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Advice from the pro's please?

post #1 of 6
Thread Starter 
Last March, while coming down the East wall at A-basin I tweaked my left knee while falling, unfortunatlly on some rocks. I also fractured my thumb in that fall but it didn't need set. I felt the knee strain and I went down. Got up and put my ski back on after a second and continued down the run. This was about 11:30. We did another top to bottom run and then broke for lunch. The Knee felt werid but was still ok.

After lunch we all did serveral more top to bottom runs on blues/blacks no one really challenging ourselves as we where all very tired from 3 days of marathon skiing (my first time to CO.)

unfortunatlly, this was our last day of the trip and we headed back to the airport directlly from the slopes. By the time I tries to get out of the car at the hotel next to the airport my knee would barely move. The next morning there was a bruise on the inner side of my calf about a quarter of the way down. I limped for about 3 weeks after this incident and then it started feeling beter.

So what do you all think? I have to admit to being really apprehensive about this injury. Skiing is a really big part of who I am and I've replayed this incident everyday since it happened last March. I also have a trip planned to Ski Whiteface, NY in Jan and another Co. trip in March that I'm planning.

The knee feels weak, but I could be psyching myself out added to the fact that I have babied it this year. Alot of people have told me that recovering from an injury like this is very mental as well as physical.

I really appreciate any and all feedback! (even flames!)

post #2 of 6
If it's stable and not giving out when going down stairs, and you're not having pain or locking sensations then it was probably a bad bruise / "sprain" and you should be fine. If unsure, why not have an ortho give it the once-over? Nothing better than the reassurance value of hearing you're normal.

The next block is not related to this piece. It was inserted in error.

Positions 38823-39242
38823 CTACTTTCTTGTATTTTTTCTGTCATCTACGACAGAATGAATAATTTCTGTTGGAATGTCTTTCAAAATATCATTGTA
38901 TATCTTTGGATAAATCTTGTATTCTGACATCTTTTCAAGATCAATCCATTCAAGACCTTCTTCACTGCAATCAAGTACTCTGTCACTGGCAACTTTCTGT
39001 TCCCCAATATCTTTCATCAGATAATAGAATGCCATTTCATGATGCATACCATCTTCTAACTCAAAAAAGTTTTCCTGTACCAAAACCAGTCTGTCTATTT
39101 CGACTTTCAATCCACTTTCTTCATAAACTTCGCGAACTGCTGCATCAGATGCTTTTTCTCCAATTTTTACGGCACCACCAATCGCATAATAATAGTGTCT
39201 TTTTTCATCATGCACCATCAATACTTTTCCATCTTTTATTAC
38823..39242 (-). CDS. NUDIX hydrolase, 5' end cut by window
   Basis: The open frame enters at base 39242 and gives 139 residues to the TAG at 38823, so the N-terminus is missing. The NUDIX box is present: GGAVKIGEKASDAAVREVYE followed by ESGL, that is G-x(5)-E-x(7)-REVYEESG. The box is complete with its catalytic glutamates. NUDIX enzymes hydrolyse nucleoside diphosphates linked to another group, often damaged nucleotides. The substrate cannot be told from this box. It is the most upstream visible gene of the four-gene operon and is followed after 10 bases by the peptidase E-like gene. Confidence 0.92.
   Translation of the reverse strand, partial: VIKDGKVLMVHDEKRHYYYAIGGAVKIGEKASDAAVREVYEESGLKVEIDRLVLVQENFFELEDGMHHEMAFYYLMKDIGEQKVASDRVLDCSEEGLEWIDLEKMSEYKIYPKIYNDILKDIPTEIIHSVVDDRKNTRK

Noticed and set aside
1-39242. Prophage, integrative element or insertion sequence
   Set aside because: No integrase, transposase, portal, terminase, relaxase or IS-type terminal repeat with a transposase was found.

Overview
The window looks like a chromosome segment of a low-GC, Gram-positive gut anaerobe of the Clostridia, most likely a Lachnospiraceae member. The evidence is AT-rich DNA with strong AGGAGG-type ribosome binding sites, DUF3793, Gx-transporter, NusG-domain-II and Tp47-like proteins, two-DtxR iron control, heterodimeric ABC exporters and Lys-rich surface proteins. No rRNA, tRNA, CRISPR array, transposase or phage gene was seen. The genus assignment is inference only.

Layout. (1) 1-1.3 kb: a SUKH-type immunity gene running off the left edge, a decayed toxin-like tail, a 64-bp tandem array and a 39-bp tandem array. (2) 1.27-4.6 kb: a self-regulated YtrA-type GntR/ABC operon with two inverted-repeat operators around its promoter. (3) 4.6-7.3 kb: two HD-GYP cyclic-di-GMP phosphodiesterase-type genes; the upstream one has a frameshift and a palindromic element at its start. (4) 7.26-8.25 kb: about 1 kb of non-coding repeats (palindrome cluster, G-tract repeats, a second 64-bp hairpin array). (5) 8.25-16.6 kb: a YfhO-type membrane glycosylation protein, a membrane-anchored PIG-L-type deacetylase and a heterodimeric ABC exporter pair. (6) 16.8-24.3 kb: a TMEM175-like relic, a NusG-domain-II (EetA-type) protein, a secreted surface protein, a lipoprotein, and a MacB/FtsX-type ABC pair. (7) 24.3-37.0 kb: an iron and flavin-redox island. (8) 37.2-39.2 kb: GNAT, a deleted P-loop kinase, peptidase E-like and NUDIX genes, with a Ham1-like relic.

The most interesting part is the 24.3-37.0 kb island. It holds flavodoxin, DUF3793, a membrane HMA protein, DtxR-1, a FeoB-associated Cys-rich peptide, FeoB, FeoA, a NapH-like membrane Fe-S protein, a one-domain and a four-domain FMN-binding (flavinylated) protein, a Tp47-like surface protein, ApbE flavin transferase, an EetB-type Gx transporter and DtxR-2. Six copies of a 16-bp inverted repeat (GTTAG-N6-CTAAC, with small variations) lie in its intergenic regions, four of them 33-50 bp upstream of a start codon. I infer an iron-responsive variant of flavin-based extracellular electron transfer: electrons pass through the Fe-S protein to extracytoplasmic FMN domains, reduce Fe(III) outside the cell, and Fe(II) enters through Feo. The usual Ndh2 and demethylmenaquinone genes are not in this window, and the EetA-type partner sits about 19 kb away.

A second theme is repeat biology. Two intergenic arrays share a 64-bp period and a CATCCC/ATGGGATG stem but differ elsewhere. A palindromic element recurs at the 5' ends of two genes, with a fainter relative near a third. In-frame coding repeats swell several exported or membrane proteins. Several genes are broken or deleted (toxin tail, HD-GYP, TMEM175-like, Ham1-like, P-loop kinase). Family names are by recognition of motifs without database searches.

post #3 of 6
Originally Posted by Kerovick View Post
Alot of people have told me that recovering from an injury like this is very mental as well as physical.
Yes, recovery has psychological aspects. Perhaps you need to regain confidence in the knee and your abilities. I might suggest a combination of both increasing knee/leg strength through exercise and progressively challenging the knee while skiing. You might want to do this under the direction of a physical therapist or personal trainer. Also try visualizing past fun and successful days of skiing. Your mind may have decided that skiing is hazardous, and if that is the case, you need to teach it otherwise by "getting back on the horse." Having said that, the key may be to progressively ramp up your skiing and strength.
post #4 of 6
Thread Starter 
I feel much better just reading these replies, It hasn't given out on me at all but I do have some pain sometimes (but the other knee hurts sometimes too). I'm looking forward to making my first turns of the season, that'll be the real test. I think I'll look into having an Ortho look at it just to be sure though.

post #5 of 6
Keep us posted!
post #6 of 6
What do you mean by feeling weak?

I hurt my knee skiing, I levered myself against the back of my boots to get out of the back seat. One knee gave out. I skied another run, but the knee did not feel right. I called it a season, it was late March. It did not hurt or swell up.

Throughout the spring and summer, the knee would give a bit. It is hard to explain. Anyhow, I had an MRI done in September. The MRI showed that both meniscus were torn. The surgeon was not too impressed by the MRI(his words), but since I had not come in right after the injury he concluded that I did not make up symptoms. So he recommend surgery.

The scope showed that not only did I have meniscus damage, but the cartilage on the end of the bones and knee cap was bad and I only had half an ACL. He cleaned out my knee and microfractured the bone ends to facilitate healing of the ACL.

I skied last season and the knee held up fine.

I guess the moral of the story is to get your knee check by a doctor.
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